This popular Indian sweet is always on the table at big celebrations. Why not make this recipe for your next party spread, or for a special dessert? Practice makes perfect - you'll become a whiz at making the coil shapes in no time!






Skill level

Average: 4 (13 votes)


  • 150 g (1 cup) plain flour
  • 2 tbsp rice flour
  • ½ tsp saffron powder
  • 280 g (1 cup) natural yoghurt
  • 1 tsp baking powder
  • 1 tbsp vegetable oil, plus extra, to deep-fry

Kewari syrup

  • 220 g (1 cup) caster sugar
  • ½ tsp saffron threads
  • 1 lime, juiced
  • 1 tsp kewari (see Note) or orange-blossom water
  • ½ tsp ground cardamom

Cook's notes

Oven temperatures are for conventional; if using fan-forced (convection), reduce the temperature by 20˚C. | We use Australian tablespoons and cups: 1 teaspoon equals 5 ml; 1 tablespoon equals 20 ml; 1 cup equals 250 ml. | All herbs are fresh (unless specified) and cups are lightly packed. | All vegetables are medium size and peeled, unless specified. | All eggs are 55-60 g, unless specified.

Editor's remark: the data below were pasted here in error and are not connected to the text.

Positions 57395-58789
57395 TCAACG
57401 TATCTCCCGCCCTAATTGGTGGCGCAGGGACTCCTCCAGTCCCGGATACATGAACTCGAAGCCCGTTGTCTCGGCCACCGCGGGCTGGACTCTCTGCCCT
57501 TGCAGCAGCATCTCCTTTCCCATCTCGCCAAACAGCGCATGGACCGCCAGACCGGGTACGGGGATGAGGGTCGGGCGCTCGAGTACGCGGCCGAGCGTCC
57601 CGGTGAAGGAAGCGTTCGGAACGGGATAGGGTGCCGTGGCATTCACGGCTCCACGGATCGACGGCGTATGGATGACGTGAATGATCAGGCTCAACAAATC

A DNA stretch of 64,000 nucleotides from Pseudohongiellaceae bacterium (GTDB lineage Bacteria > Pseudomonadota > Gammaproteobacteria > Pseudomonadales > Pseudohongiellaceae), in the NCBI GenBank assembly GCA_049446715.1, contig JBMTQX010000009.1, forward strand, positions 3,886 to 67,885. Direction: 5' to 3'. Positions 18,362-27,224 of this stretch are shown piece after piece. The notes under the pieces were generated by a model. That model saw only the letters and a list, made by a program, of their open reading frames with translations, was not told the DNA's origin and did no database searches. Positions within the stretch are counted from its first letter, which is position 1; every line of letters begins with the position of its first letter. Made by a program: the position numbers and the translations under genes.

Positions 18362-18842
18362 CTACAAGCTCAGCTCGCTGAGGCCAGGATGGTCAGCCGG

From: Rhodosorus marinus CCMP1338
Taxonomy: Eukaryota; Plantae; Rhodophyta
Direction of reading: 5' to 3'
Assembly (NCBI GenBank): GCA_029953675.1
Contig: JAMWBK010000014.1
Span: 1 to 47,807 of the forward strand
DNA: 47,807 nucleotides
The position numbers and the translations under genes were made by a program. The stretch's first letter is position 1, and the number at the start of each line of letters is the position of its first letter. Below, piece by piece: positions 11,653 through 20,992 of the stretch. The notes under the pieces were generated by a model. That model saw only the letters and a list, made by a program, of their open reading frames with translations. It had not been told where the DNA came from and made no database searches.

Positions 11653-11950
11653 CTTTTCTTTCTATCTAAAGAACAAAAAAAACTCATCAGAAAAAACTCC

Standing time 4 hours

Place flours, saffron powder and yoghurt in a bowl. Gradually whisk in 225 ml water until smooth and batter coats your finger; add more water if necessary. Cover with plastic wrap and set aside at room temperature for 4 hours.

To make syrup, stir all ingredients and 185 ml water in a saucepan over high heat until sugar dissolves. Bring to the boil, then reduce heat to low and simmer for 5 minutes. Remove from heat and keep warm.

Fill a deep-fryer or large wok one-third full with oil and heat over medium heat to 160°C (or until a cube of bread turns golden in 20 seconds). Add baking powder and oil to the batter and whisk until smooth. Spoon batter into a piping bag fitted with a ½ cm piping nozzle. Working quickly in batches, pipe batter into oil in a circular motion to form coils. Cook, spooning hot oil over the top, for 3 minutes or until golden and cooked. Remove with a slotted spoon and quickly dip in warm syrup. Transfer to a large tray to cool.

• Kewari, from Indian food shops, is flower-fragranced water similar to rose water.

As seen in Feast magazine, Issue 11, pg86. Photography by Jason Loucas.